Saturday, August 3, 2013

America's Top Five

Well, we are back. After the girls’ annual rainbow tour of the United States, we once again find ourselves wondering what to do with our time at 2:00 AM as we battle through jet lag back in Seoul. It was a great summer full of dear friends and family, fantastic memories, and more than a few Chick-fil-A chicken biscuits. What more could we ask for?

As we unpack our giant treasure chests known as suitcases, we settle back in to our apartment and reflect on our time in America. Each year when we arrive in the U.S., different things strike me as surprising. This year we were taken aback at the size of things. Everything from parking spaces to refrigerators to chicken breasts just seemed bigger. Let’s not talk about the size “medium” soda offered by Wendy’s. Learning our lesson from previous Stateside visits, we tried to behave ourselves our first few trips through the grocery store and not throw random novelty items into the cart as we raced up and down the aisles like kids in a candy store. I’m hoping we didn’t leave behind too many uniquely flavored coffee creamers or “new” breakfast cereals in our adopted kitchens after our departure.

As always, we found many things about the good ol’ US of A that made us feel at home and appreciate the ingenuity of our compatriots. As a tribute to the Motherland, I have decided to compile a list of the top five things that we feel America is doing right.

1.       Public trash cans. For whatever reason, Koreans haven’t embraced this idea just yet. I’m not sure if the government is afraid people might put too much of their personal rubbish in public receptacles or perhaps we are keeping more citizens in jobs by having plenty of street cleaners on duty to keep the city looking nice. At any rate, finding a public garbage can here is reminiscent of a Where’s Waldo treasure hunt. I will often put on a jacket and reach in the pocket to find a wrapper or receipt of some sort that never disposed of during my last jaunt in the city. In America, on the other hand, trash cans are everywhere.  Along strip malls and main streets, there is no shortage of places to put my rubbish. Buy an ice cream cone at a vendor and don’t want the receipt? Why, throw it away two feet away from the store. Soiled a napkin already? Just five feet more and there is another can awaiting your refuse. Decide you don’t want the ice cream after all and want to dispose of it? Why, there is another vessel hungry for your waste. Way to go, America.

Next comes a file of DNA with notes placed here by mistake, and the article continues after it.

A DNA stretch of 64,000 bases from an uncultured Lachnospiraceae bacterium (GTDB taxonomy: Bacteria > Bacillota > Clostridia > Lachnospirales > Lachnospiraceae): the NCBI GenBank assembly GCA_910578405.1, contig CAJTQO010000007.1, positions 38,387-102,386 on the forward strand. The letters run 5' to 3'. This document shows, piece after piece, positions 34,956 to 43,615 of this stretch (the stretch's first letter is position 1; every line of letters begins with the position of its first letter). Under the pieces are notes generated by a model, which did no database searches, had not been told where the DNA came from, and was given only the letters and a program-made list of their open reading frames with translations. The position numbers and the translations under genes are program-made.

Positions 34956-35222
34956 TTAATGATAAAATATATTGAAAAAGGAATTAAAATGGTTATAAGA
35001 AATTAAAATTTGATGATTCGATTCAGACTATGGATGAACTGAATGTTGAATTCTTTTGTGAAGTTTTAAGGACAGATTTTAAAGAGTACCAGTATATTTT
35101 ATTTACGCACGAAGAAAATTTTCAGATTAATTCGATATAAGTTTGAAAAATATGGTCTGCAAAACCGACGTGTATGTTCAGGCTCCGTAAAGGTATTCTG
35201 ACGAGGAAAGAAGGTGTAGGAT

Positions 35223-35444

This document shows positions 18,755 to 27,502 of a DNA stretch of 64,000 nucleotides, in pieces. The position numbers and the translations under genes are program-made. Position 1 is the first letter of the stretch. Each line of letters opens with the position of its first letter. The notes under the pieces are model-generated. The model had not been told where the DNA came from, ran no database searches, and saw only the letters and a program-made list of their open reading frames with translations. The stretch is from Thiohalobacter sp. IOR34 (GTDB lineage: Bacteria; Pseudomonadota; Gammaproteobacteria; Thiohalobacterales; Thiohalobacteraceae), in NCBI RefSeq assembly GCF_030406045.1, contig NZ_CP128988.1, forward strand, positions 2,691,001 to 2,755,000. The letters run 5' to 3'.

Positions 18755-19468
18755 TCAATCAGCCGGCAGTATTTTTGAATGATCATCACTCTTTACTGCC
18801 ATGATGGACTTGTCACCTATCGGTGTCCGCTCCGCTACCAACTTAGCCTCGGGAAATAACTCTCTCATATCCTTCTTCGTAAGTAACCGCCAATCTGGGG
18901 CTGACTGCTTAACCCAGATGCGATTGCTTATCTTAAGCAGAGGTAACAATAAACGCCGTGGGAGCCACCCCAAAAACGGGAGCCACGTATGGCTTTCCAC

2.       Opening hours of stores and restaurants. This one particularly hits home when we are in the throes of jet lag. One of the meals that I look forward to most in America is a greasy waffle and eggs breakfast from the Waffle House at 4:00 in the morning. Why? Because it is 4:00 AM and they are open. Spectacular. Here, if you want breakfast before 10:00, you had better start cooking. The popular local brunch restaurant opens at 11:00 most days and noon on Sundays. Starbucks doesn’t open until 9:30. There is one local place to get coffee that “opens” at 7:30 but they will be shocked if you darken their doorway at that unseemly hour. Chris and I took the girls earlier this week and, though they are known for their breads and pastries, there were none in sight as nothing had been cooked yet. God bless you and your greasy hash browns, Waffle House.

3.       Children’s menus. Brilliant. Maybe I’m just not going to the right places here in Seoul but I have yet to see that blessed paper with the little maze and the $3.00 grilled cheese served with a cup of milk and some crayons. How awesome is it that it is just standard procedure that restaurants offer smaller portions to those with pickier palates and let them color while they wait for their food? Just appreciate that concept for a minute, people. Here’s to the red, white, and blue on that one.

4.       Garbage disposals. Now, I know that these are not ubiquitous in the American kitchen but for those lucky enough to have one, they are something special. During our years overseas, we have lived in two countries who compost all food waste so every scrap of uneaten or even rotten foodstuffs has to go in a special bucket under the sink and be taken out to a larger food repository with everyone else’s inedibles. I’m sure that it is great for the environment and everything but seriously, eew. I love to be able to rinse my plate off in the sink, flip a switch, and forget about it. Bravo, USA and whoever else supports this helpful contraption.

5.       Drive through coffee. Admittedly, Americans can be a little funny when it comes to personal space and their cars. I’m going to let you know that outsiders looking in think that our drive through everythings have gone a little overboard. Do I really need a drive through pharmacy? Probably not. Drive through coffee? Oh, yes.  Running late for work and need a quick pick-me-up but don’t have time to go in? No problem. Can’t possibly bear the idea of waking your sleeping child in the car seat but in desperate need of caffeine? They have you covered. Up again with your jet lagged twins at 5:30 and don’t feel like getting out of your jammies and facing the world but running low on your espresso IV drip? Come on by. Not only are they open, you don’t even have to leave the comfort of your Ford. America at its finest.

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